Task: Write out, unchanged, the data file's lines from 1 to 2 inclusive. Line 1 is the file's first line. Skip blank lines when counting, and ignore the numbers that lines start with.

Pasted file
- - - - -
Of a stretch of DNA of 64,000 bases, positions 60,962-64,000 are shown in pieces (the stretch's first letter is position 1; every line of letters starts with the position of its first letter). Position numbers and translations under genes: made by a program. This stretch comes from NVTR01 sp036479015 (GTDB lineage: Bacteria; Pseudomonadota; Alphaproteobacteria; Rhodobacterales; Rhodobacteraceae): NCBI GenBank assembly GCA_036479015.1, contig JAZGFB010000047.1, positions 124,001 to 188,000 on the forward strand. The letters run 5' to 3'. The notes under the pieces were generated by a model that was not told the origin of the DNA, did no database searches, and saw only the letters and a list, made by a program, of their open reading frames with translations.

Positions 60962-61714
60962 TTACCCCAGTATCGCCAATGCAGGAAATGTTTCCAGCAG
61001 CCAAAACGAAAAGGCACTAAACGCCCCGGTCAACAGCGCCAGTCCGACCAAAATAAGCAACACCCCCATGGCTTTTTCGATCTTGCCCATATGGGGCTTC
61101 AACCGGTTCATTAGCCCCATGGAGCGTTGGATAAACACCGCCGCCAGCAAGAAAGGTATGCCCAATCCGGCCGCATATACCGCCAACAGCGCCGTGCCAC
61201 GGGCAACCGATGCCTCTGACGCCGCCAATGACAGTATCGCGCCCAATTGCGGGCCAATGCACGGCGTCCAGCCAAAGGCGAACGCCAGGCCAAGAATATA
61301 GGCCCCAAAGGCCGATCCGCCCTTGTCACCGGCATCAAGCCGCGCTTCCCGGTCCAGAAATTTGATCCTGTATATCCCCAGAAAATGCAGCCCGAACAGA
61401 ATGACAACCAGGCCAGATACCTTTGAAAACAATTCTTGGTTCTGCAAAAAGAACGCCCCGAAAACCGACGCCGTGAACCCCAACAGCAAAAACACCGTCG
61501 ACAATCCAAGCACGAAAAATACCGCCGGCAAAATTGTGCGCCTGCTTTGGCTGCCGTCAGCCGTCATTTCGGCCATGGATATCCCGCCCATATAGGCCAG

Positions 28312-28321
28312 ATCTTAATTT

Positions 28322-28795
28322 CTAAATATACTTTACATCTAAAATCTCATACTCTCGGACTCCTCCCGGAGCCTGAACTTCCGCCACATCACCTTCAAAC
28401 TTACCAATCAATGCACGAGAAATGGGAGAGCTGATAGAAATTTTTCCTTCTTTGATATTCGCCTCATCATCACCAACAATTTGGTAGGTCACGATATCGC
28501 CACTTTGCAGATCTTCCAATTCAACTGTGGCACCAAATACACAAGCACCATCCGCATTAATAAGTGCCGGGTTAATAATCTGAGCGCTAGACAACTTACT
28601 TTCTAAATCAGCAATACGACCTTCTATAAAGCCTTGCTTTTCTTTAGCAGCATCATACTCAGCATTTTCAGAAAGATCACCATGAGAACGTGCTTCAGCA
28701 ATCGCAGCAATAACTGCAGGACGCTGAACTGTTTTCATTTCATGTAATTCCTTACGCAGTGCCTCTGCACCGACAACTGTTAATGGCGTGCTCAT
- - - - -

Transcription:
Of a stretch of DNA of 64,000 bases, positions 60,962-64,000 are shown in pieces (the stretch's first letter is position 1; every line of letters starts with the position of its first letter). Position numbers and translations under genes: made by a program. This stretch comes from NVTR01 sp036479015 (GTDB lineage: Bacteria; Pseudomonadota; Alphaproteobacteria; Rhodobacterales; Rhodobacteraceae): NCBI GenBank assembly GCA_036479015.1, contig JAZGFB010000047.1, positions 124,001 to 188,000 on the forward strand. The letters run 5' to 3'. The notes under the pieces were generated by a model that was not told the origin of the DNA, did no database searches, and saw only the letters and a list, made by a program, of their open reading frames with translations.

Positions 60962-61714